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American Factory by Steve Bognar and Julia Reichert
American Factory by Steve Bognar and Julia Reichert

American Factory, the first title from President and Mrs. Obama’s Higher Ground Productions’ slate will be released globally on Netflix August 21, 2019.

American Factory directed by Academy Award(R) nominees Steven Bognar and Julia Reichert was acquired straight out of the 2019 Sundance Film Festival, where it won the Directing Award: U.S. Documentary.

In post-industrial Ohio, a Chinese billionaire opens a new factory in the husk of an abandoned General Motors plant, hiring two thousand blue-collar Americans. Early days of hope and optimism give way to setbacks as high-tech China clashes with working-class America.

“We are honored and thrilled that Netflix and Higher Ground are teaming up to bring American Factory to the world. Their energy and enthusiasm is infectious. We’re excited about the national and global conversations we believe this film can spark,” said Director Julia Reichert and Director/Producer Steven Bognar.

“We are drawn to stories that celebrate the human spirit through struggles and triumphs. Julia and Steve have made a remarkable film honoring the importance of dignity and security on the job as the global economy shifts and workers increasingly are caught in the middle,” said Higher Ground Productions’ Tonia Davis and Priya Swaminathan.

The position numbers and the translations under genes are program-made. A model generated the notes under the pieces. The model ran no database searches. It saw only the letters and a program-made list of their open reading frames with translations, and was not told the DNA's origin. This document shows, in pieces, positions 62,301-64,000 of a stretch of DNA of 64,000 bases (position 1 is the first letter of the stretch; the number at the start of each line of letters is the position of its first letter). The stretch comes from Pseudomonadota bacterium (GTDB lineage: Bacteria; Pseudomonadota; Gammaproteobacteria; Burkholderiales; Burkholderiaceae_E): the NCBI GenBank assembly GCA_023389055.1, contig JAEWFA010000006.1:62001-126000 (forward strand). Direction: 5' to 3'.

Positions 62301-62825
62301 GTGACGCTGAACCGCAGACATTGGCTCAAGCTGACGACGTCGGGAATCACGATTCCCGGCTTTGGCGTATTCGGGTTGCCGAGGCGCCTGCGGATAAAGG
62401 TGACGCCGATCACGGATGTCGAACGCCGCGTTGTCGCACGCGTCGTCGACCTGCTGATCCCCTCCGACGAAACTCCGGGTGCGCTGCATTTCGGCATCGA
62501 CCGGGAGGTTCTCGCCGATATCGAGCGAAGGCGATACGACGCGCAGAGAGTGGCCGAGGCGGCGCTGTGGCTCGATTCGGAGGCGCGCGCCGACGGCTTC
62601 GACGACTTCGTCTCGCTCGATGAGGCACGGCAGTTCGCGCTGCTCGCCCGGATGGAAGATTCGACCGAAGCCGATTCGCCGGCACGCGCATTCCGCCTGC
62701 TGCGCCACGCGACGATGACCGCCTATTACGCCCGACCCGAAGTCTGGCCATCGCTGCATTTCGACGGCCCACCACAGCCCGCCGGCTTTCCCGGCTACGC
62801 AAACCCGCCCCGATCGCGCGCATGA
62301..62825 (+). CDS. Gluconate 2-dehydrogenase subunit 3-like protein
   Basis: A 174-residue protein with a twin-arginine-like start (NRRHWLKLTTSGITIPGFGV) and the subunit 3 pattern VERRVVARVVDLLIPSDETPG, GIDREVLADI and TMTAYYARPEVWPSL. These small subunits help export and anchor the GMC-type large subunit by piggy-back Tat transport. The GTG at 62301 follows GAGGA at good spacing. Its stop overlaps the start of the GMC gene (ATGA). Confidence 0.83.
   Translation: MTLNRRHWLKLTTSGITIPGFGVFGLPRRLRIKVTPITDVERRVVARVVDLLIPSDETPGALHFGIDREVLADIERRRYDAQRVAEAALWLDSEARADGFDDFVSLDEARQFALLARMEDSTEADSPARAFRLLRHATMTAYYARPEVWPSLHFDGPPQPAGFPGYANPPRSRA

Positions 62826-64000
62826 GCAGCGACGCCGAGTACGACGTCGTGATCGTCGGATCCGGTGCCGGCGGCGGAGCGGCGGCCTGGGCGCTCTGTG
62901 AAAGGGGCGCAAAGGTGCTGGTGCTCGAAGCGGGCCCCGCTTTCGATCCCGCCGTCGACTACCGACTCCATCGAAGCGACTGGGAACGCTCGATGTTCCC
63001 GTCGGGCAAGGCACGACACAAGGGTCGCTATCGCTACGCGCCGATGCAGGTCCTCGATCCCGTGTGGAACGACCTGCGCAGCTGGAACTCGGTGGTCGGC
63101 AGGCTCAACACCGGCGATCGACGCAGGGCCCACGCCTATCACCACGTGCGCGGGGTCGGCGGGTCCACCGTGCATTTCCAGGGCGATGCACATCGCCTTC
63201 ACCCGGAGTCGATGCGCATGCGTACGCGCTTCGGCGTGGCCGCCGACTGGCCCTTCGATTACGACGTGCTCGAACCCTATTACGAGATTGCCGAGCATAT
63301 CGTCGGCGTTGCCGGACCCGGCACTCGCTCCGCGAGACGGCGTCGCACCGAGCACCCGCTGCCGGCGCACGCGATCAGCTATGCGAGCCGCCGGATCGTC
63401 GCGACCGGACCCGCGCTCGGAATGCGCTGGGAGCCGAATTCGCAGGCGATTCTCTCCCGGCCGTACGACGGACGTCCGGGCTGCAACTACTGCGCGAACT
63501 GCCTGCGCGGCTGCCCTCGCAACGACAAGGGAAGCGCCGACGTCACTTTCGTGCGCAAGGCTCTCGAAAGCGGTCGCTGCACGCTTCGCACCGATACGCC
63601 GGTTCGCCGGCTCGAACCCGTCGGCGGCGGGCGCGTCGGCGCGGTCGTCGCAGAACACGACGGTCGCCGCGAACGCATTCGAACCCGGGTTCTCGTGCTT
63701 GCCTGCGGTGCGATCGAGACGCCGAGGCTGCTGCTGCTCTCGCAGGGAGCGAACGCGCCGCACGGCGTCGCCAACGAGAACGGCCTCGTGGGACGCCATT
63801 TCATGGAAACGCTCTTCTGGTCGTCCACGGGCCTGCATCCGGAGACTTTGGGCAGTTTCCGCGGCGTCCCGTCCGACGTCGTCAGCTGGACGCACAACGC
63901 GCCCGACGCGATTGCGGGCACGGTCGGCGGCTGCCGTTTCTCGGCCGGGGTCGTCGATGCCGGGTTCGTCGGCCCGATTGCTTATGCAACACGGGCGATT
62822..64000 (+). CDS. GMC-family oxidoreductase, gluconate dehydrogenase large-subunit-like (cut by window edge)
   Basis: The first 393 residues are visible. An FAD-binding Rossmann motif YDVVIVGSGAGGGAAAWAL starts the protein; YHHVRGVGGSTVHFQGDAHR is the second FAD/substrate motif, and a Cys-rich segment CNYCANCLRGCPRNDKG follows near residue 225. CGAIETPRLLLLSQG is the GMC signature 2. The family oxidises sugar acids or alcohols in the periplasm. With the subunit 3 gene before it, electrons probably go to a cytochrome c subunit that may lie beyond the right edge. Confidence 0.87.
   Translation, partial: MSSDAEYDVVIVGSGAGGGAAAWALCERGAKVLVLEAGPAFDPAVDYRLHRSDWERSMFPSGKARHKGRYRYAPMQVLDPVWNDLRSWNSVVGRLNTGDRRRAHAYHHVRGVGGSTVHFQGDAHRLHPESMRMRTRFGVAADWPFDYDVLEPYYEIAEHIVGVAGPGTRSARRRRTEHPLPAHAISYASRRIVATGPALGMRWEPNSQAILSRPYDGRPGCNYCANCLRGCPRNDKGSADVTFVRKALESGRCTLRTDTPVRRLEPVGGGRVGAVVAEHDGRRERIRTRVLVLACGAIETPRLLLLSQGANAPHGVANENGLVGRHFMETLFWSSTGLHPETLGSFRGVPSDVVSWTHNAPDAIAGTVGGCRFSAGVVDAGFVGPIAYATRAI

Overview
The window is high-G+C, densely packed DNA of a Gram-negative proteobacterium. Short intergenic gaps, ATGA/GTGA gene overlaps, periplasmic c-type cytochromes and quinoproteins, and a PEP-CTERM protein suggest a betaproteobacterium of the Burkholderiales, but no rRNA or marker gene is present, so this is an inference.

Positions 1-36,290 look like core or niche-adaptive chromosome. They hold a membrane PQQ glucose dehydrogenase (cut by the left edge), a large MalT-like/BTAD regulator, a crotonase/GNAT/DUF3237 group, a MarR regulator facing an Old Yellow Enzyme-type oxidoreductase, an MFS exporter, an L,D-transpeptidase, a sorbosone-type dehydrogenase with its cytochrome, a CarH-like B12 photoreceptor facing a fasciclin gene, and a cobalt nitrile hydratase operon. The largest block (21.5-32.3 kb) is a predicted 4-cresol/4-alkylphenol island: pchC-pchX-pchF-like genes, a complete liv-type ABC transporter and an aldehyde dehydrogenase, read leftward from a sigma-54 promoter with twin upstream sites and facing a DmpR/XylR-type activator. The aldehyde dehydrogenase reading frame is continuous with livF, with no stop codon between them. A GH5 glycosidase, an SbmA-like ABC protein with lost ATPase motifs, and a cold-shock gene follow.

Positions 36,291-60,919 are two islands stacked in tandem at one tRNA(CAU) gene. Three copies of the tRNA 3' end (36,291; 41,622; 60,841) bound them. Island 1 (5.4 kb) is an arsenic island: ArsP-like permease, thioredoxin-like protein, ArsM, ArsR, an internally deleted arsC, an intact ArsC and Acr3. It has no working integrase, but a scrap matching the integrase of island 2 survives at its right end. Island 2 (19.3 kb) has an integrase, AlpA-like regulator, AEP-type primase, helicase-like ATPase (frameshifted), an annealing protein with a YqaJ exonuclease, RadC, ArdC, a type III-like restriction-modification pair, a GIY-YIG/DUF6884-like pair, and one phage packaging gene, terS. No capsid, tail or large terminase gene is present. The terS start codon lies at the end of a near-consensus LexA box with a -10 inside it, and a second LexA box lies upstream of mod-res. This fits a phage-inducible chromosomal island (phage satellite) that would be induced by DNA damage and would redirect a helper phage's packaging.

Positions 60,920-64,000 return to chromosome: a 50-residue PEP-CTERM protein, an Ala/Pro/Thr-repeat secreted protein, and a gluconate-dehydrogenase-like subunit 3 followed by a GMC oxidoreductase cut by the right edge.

Steven Bognar and Julia Reichert (Directors, Producers) are Oscar(R)-nominated documentary filmmakers whose work has screened at Sundance, Telluride, SXSW and other major festivals, as well as on HBO and PBS.

Their film A Lion in the House, a co-production with ITVS, premiered at Sundance, screened on the PBS series “Independent Lens” and won a Primetime Emmy(R). Their film The Last Truck: Closing of a GM Plant premiered at the 2009 Telluride Film Festival, screened on HBO, and was nominated for an Academy Award(R) for Best Documentary Short in 2010.

Their films have, for the most part, told stories of rank-and-file citizens grappling with questions of agency and how to have a decent life. Reichert’s work, in particular, spanning 50 years of filmmaking, has a through-line of concern for working-class and women’s stories.

Reichert was also Oscar(R)-nominated for her documentary feature films Union Maids (1977) and Seeing Red: Stories of American Communists (1983). Her first film, Growing Up Female, was selected for the National Film Registry by the Library of Congress. She is the recipient of the 2018 IDA Career Achievement Award and a 2019 retrospective at the Museum of Modern Art in New York.

Bognar’s films Personal Belongings, Picture Day and Gravel all premiered at the Sundance Film Festival.

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